Thank the U.S. Army Air Corps for the style revolution that Ray-Ban created with its line of glasses and sunglasses. Bausch & Lomb, a medical equipment manufacturer, partnered with Army Air Corps Colonel John Macready in 1929 to create a line of sunglasses for pilots to see better in the intensity of the high atmosphere.
Over the next decade, Macready continued to help the company design glasses that would increase visibility while cutting down on glare. By 1938, they had come up with a lens made of kalichrome that was able to sharpen precise details in the field of vision while filtering out distracting blue light. The lenses were impact resistant, able to stand up to even the harshest conditions. When the company added metal frames to the mix, they patented the design and called it the Ray-Ban Aviator.
The original Aviator might have been focused on preventing altitude sickness and headaches, but newer designs focused instead on fashion as well as function. If anything, the function informed the development of the Ray-Ban look. Early designs like the Ray-Ban Outdoorsman catered to hunters. In the 1940’s Ray-Ban became a favorite of a wide variety of consumers who wanted to participate in the “cool” culture that these distinctive sunglasses carried.
Though the company started out as a line for men, in the 1960’s it expanded to include designs for women and even for children. It’s got a strong reputation for being the highest quality of glasses while also embracing a style that is unique and timeless. The Ray-Ban Wayfarer became synonymous with hip, elegant style.
Ray-Ban has been an iconic eyewear brand in large part thanks to its tie-ins with famous faces. Audrey Hepburn wore a pair in Breakfast at Tiffany’s. James Dean wore his classic version in Rebel Without a Cause. Peter Fonda famously wore Ray-Bans in the film Easy Rider. Clint Eastwood took the sunglasses to the next level of cool in Dirty Harry. Tom Cruise sported Ray-Bans in Top Gun and in Risky Business.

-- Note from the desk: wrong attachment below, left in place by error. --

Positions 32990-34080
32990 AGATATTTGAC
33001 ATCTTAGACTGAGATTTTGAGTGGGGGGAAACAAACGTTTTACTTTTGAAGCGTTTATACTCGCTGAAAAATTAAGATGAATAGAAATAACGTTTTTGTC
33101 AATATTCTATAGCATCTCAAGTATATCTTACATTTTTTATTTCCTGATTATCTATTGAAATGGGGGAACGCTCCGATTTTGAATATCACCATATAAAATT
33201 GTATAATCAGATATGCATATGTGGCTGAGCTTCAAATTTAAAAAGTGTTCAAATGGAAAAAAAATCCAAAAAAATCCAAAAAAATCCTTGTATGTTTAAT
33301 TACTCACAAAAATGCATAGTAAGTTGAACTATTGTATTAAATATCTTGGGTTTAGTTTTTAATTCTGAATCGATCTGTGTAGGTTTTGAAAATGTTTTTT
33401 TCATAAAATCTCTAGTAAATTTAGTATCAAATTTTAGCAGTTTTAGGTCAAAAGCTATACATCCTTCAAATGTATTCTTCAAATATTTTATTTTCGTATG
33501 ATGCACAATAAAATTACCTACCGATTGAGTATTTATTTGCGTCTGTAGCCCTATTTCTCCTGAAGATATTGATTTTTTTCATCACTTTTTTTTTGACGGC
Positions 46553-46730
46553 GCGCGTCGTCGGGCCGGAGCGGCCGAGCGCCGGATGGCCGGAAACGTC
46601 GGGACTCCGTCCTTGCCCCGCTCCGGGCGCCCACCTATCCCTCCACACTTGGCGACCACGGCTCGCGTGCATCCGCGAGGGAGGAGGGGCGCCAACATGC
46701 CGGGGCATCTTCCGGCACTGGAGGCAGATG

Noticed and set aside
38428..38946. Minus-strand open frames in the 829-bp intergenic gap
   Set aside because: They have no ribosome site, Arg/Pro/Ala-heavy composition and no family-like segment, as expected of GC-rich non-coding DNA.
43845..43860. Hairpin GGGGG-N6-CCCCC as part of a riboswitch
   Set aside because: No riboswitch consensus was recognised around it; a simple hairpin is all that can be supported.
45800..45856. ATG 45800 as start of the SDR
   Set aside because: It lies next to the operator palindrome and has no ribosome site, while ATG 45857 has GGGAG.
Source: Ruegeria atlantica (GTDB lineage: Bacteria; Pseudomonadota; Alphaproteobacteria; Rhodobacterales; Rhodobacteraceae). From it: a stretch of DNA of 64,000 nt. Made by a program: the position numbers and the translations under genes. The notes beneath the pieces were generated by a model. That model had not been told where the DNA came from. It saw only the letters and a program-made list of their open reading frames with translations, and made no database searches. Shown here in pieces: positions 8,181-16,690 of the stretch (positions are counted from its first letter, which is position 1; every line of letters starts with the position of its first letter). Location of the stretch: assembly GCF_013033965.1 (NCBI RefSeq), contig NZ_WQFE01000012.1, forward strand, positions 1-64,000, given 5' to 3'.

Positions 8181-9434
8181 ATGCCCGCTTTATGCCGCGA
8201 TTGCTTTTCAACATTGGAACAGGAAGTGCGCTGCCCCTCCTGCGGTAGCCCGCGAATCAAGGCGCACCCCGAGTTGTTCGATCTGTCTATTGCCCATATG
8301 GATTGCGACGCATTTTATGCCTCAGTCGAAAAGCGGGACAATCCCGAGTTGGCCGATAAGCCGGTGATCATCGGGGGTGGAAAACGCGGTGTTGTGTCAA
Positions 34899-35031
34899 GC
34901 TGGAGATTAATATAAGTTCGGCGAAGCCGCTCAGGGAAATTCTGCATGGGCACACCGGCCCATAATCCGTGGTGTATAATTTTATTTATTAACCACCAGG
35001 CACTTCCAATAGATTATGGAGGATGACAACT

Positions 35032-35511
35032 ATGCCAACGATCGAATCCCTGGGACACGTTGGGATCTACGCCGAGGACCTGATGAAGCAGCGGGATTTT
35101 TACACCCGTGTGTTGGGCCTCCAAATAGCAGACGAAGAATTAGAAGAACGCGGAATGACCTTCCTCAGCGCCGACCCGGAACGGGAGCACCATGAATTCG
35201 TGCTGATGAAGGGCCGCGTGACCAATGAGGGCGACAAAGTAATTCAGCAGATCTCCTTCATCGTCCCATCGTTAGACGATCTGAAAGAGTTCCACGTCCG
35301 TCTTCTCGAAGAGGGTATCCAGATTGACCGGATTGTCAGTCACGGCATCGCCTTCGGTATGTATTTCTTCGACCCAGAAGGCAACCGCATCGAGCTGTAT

The cultural relevance of Ray-Ban is intimately tied to its popularity, as Ray-Ban is synonymous with cool. The degree to which Ray-Bans are cool has been a driving force for the sales figures of this high end brand. The glasses have a price point to match their glamour, with the average pair costing upwards of two hundred dollars each.
From military to pop-culture fashion, Ray-Bans showed that even the most high fashion style can have great functionality.
Though the company started out as part of Bausch & Lomb, eventually it was acquired by Luxottica Group as part of a bigger buyout of Bausch & Lomb’s Global Eyewear Division. The total cost of the deal was six hundred and forty million dollars in 1999. Shortly after the buyout in 2003, Luxottica was embroiled in a lawsuit brought by competitor Oakley that alleged the company was pressuring retailers to sell knock-off versions of its eyewear. It was settled out of court.
Ray-Ban’s primary competitors are Oakely, Costa Del Mar, and Maui Jim. Ray-Ban is the fourth largest luxury eyewear brand behind these competitors, with annual revenue of 7.8 billion dollars. The company is growing, thanks in part to its extended reach through the Luxottica umbrella of eyewear brands. From its first days has a specialized medical product, this function driven eyewear brand has become a major cultural and business phenomenon.